iMac G5 A1145: Dead logic board?

Discussion in 'PowerPC Macs' started by Jose76, Jan 17, 2013.

  1. Jose76 macrumors newbie

    Joined:
    Jan 17, 2013
    Location:
    Spain
    #1
    Hi everybody!

    I've just got an iMac G5 20" iSight model which didn't start and without HDD (previous owner removed it to keep the data after the iMac failed).

    I suspected this was a power supply failure, and as I couldn't find the way to remove the back cover, I followed the ifixit guide and dissasembled the entire iMac.
    I couldn't find any blown capacitor anywhere (power supply or logic board). Although I haven't tested the power supply yet, the worst part I could find at first sight is the one in the picture. That's where the logic board gets its power.
    I checked the pins with a multimeter and found out that there's continuity between the specified pins. I'm almost certain that this means the board is dead, but, just in case, can anyone confirm this point?

    Thank you beforehand
     

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  2. justperry macrumors 604

    justperry

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    In the core of a black hole.
    #2
    Did you study electronics, no I guess not.

    Better leave that to someone else, if you don't have schematics you don't know nothing.

    It could be perfectly normal.
     
  3. ybz90 macrumors 6502a

    ybz90

    Joined:
    Jul 10, 2009
    #3
    I would run all of that flux and gunk off with ethanol just in case. It's hard to say whether or not the board is dead or not. I'm not familiar with iMac PSUs; it's just a daughterboard right? Is there a way you can test that separately as well? If you can test either component in isolation from the other, you'll have your answer.
     
  4. Jose76 thread starter macrumors newbie

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    Jan 17, 2013
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    Spain
    #4
    justperry, I found your answer a bit rude (maybe I got lost in translation). Yes, I know something about electronics. I read somewhere that three of that four pins have +12Vdc and the other one is Ground, so, obviously, if there's such continuity between all of them, the board is dead.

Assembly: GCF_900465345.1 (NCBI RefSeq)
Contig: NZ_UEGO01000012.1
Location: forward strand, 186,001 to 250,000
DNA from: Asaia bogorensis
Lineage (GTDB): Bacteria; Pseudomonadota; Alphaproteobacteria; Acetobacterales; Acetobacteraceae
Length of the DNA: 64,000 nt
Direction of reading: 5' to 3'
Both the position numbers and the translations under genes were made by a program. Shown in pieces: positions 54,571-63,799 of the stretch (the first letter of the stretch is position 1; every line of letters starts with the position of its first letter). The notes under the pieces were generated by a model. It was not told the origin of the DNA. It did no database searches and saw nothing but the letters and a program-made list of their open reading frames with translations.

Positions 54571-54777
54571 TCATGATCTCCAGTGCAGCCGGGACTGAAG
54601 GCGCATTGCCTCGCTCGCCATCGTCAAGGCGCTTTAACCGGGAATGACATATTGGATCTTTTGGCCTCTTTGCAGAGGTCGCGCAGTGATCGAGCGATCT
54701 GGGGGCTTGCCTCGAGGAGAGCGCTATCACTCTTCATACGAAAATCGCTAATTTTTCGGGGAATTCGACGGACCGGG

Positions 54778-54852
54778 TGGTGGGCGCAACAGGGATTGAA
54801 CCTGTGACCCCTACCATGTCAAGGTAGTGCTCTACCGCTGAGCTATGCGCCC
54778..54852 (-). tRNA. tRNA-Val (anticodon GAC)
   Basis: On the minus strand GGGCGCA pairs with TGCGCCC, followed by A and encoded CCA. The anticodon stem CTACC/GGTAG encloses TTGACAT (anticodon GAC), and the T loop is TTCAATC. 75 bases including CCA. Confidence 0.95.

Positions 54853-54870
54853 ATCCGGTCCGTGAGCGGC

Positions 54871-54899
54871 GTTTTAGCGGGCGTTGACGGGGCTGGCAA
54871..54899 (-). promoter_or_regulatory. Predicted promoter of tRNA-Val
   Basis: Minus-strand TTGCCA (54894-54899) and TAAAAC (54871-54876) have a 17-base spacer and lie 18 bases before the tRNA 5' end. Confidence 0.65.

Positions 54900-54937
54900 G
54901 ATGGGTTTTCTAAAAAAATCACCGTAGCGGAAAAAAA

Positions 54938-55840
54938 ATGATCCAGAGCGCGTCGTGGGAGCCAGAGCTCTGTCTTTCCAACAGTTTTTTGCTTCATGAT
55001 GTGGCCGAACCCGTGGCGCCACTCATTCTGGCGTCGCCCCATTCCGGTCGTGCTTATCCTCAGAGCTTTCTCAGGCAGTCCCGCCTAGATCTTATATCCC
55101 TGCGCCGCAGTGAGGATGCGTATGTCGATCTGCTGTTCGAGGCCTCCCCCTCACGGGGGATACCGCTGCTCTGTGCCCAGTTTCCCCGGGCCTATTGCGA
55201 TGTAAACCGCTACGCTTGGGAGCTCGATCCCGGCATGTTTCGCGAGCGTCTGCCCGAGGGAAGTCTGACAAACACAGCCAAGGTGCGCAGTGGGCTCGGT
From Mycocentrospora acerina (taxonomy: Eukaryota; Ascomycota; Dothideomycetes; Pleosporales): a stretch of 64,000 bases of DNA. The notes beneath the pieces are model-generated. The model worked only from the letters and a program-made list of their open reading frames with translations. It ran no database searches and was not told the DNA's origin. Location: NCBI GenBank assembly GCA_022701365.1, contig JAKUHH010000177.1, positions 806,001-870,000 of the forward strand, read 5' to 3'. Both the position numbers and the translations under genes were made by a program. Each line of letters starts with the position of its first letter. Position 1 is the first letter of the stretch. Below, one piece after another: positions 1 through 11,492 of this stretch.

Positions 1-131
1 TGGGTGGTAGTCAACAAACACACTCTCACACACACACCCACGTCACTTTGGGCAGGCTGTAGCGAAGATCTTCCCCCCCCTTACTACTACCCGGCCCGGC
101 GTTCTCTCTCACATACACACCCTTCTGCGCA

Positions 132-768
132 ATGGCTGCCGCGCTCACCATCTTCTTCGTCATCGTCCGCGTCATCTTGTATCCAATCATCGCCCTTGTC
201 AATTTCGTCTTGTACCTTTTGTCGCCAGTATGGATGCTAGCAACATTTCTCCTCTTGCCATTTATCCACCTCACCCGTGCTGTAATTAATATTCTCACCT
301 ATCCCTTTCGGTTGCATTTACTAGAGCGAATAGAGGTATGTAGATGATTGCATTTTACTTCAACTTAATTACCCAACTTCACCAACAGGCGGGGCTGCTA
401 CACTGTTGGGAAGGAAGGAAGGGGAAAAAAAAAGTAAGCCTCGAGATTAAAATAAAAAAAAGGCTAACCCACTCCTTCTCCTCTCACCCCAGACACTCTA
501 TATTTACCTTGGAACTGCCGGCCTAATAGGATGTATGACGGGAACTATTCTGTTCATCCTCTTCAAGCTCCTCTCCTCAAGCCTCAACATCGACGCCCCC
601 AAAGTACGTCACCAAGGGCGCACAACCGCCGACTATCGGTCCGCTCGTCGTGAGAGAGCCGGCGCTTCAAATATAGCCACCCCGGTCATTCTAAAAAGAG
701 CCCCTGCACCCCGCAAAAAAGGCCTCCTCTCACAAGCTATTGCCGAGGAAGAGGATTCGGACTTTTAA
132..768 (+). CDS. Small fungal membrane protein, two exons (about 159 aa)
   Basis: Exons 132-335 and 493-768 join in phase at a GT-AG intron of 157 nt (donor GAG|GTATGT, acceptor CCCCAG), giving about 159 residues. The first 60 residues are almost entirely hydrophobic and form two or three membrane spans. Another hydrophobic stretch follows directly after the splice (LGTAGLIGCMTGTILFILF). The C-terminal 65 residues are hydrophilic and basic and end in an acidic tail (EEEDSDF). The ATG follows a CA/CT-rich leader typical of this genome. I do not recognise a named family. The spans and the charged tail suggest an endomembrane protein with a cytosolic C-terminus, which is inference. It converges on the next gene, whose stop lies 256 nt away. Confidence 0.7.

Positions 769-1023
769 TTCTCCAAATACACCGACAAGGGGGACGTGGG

I'm just looking for someone who knows 100% what I suspect.

    ybz90, thanks for your answer! but the picture is from the iMac's motherboard, not the power supply's one :'(
     
  5. Graveyard macrumors regular

    Joined:
    Jul 29, 2009
    Location:
    Romania
    #5
    Having some continuity on the board doesn't necessarily mean that the board is fried. I presume you checked with a multimeter. If you really have some knowledge of electronics, remember that you cannot check a circuit in a reliable mode. The capacitors, resistors, diodes and so on that are in those circuits will give you some values on the multimeter which might fool you into thinking you have a short or a dead component. The first thing i would do if i were you, would be to check for bad capacitors. Better yet, change all the electrolytic capacitors on the psu and the ones that seem suspicious on the motherboard and hope it's only a capacitor problem. Clean the board to make sure there is nothing left from the soldering process. Then you can check and see if the problem was solved.
    Ps: i wish you spoke Romanian so i could guide you properly. :p
     
  6. justperry macrumors 604

    justperry

    Joined:
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    #6
    Didn't want to sound to be rude, if you feel offended don't be please, the below Poster explains why I said the above, if you know electronics you know that using a mulimeter on a logic board will most of the time be the wrong way to do so without schematics.

    Example, we have a resistor with a value of 100 Ohm, now this value will be the value when you measure it, but almost 100% sure it's not that value on the board, most likely a lot less.
    Other components change the values.

    If you connect the board to the mains and there is a point on the main board which says it's 12 Volt it should be 12 Volt or Common should be 0 Volts.

     
  7. Jose76 thread starter macrumors newbie

    Joined:
    Jan 17, 2013
    Location:
    Spain
    #7
    Thank you for your answers.
    I guess I must check the power supply first.

    If the power supply is dead, can I check the mother board using a regular ATX psu. The iMac's power supply has 5 output pins which come from three different voltages out of the psu's board. As I've found on the net: GND (Black), +12Vdc (Grey), and Brown.

    Can anyone tell me if I should provide this brown ones with +3.3V or +5V so I can test the motherboard?

    Thank you beforehand!
     
  8. Graveyard macrumors regular

    Joined:
    Jul 29, 2009
    Location:
    Romania
    #8
    If the psu is dead for good, my advice is to get another one from someone that has a broken iMac like yours. Pc power supply units are poorly manufactured these days and you might end up in a worse situation than the one you're facing right now. If you really can't get your hands on an original psu for the iMac, try to find someone with adequate skills to repair the old one. I for one, am sick and tired of using "compatible" power supply units in computers, both desktop and portables. I'd rather work on repairing the original ones whenever possible. And believe me, i've brought back to life plenty of them.
     

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